17 Tips to Make Thanksgiving More Comfortable for Kids With Autism


Thanksgiving is a holiday that involves a lot of planning, but for many families, it goes far beyond turkey and hosting. For children on the autism spectrum, Turkey Day can be a chaotic and overwhelming day, so we asked parents in our community if they have any special tricks to make it more comfortable for their kids.

Here’s what they had to say:

1. “Arriving early to venues before any crowd or noise arrives helps tremendously. It allows my child time to acclimate and ease into the ‘chaos’ of the holiday.” —Tina Annette Erwin

2. “Don’t expect them to change their routine because you are changing yours.” —Stephanie Loubier Weiss

 

3. “An Xbox!” —Susan Roudebush Robertson

4. “We’ve learned to dress them for comfort, not the occasion. Our ‘holiday’ outfits are usually sweats or leggings and hoodies or soft tee shirts.” —Lauren Cockrell

 

5. “Dinner has to be at its normal time… no eating at 2 p.m.” —Alecia Rozanski Edmonds

6. “Have it at our house!” —Amy Elizabeth Kennedy-Bang

7. “Remember to let him enjoy the holiday his way. If he spends the whole time with headphones on and rocking in a chair, that was fine by me.” —Christy Vogel

 

8. “Prepping for a holiday event is similar to invading a country in our home. Mapping out escape routes, easy enters and exits, places to hide, sound proof equipment, diversions and distractions, not to mention bringing along a backpack full of arsenal (toys, electronics, food, drink). We start talking about Thanksgiving the second Halloween is over. I’m pretty sure a space shuttle launch requires less prep time.” —Brittany Van Arman-Miller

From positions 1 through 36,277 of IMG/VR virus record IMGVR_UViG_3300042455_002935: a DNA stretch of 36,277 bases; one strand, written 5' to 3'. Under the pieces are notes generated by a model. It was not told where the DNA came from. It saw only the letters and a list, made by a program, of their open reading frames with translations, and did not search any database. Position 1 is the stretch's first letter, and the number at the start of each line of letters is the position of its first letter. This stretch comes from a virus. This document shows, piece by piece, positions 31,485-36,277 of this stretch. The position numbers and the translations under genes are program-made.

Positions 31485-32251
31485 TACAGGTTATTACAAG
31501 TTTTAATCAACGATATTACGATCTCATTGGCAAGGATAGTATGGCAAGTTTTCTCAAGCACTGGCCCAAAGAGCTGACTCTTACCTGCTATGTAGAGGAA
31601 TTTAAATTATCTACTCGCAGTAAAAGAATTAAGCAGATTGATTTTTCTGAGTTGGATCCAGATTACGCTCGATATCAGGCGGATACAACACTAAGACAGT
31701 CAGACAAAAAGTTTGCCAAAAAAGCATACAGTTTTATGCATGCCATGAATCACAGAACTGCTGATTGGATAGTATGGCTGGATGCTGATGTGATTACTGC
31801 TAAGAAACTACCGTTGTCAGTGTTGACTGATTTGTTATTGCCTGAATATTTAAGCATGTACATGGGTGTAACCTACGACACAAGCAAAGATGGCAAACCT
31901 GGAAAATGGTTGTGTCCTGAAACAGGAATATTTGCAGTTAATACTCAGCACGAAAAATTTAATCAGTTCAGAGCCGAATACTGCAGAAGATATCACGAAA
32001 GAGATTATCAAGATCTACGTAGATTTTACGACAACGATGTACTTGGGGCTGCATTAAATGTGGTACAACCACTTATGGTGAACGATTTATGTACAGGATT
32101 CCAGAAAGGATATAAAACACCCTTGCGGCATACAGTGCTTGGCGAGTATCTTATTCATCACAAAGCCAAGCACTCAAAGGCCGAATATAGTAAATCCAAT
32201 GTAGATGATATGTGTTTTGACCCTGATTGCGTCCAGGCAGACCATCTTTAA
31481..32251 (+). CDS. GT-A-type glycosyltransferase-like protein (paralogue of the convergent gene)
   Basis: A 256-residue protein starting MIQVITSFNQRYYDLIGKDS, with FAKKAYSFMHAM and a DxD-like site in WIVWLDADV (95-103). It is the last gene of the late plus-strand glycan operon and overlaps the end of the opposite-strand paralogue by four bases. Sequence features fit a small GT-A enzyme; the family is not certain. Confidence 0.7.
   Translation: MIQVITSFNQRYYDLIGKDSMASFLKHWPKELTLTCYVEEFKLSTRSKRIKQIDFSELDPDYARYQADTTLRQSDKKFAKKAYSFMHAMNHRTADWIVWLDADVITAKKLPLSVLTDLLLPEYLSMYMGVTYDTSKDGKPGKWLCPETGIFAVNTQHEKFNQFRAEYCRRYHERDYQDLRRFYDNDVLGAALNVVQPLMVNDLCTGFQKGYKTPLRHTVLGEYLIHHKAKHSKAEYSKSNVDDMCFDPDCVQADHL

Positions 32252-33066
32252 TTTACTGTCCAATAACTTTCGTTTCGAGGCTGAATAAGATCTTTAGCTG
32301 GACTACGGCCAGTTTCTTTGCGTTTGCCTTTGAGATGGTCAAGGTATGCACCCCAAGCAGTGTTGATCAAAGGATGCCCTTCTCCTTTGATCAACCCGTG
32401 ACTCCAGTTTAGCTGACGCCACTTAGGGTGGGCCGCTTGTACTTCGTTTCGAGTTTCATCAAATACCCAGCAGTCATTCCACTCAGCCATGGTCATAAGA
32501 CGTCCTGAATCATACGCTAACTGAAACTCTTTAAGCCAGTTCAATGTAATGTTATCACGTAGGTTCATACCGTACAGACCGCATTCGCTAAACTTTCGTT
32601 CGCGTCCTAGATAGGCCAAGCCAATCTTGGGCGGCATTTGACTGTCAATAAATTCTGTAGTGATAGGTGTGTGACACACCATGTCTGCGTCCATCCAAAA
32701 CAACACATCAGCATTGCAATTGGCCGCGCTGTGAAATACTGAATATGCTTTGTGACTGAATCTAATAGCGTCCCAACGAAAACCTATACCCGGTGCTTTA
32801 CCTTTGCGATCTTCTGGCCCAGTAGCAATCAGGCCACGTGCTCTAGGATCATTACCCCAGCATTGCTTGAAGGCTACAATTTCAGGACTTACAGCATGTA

9. “We always bring food we know he will eat. It’s easier on all of us.” —Jennifer Roberts Bittner

 

10. “We’ve been known to have nuggets for them.” —Kellie Luke

11. “Make sure the iPad is charged and ready to go… don’t forget the charger.” —Melissa Cote

 

12. “We let our son tour the buffet before anyone else and without an audience. He can touch and smell suspicious foods and if he wants, taste. This has saved many meltdowns.” —Lindy Burnett

13. “We always plan to make a quick exit if it’s too overwhelming for her.” —Victoria Rusay

 

14. “Lots of prep telling him what to expect, where we are going (describing the location to help him remember if he’s been there before), who will be there, emphasizing people he knows.” —Elizabeth Barnes

15. “I put ketchup on his turkey.” —Breanne Guzman

16. “No matter where we are celebrating our holiday, we find a little spot away from the activities where [our child] can escape to to be alone.” —Lauren Swick Jordan

 

17. “I let [my son] take breaks through the day.” —Corvette Shannon

*Some responses have been edited and shortened for brevity.

Do you or a loved one on the spectrum have any Thanksgiving day tips? Let us know in the comments below.

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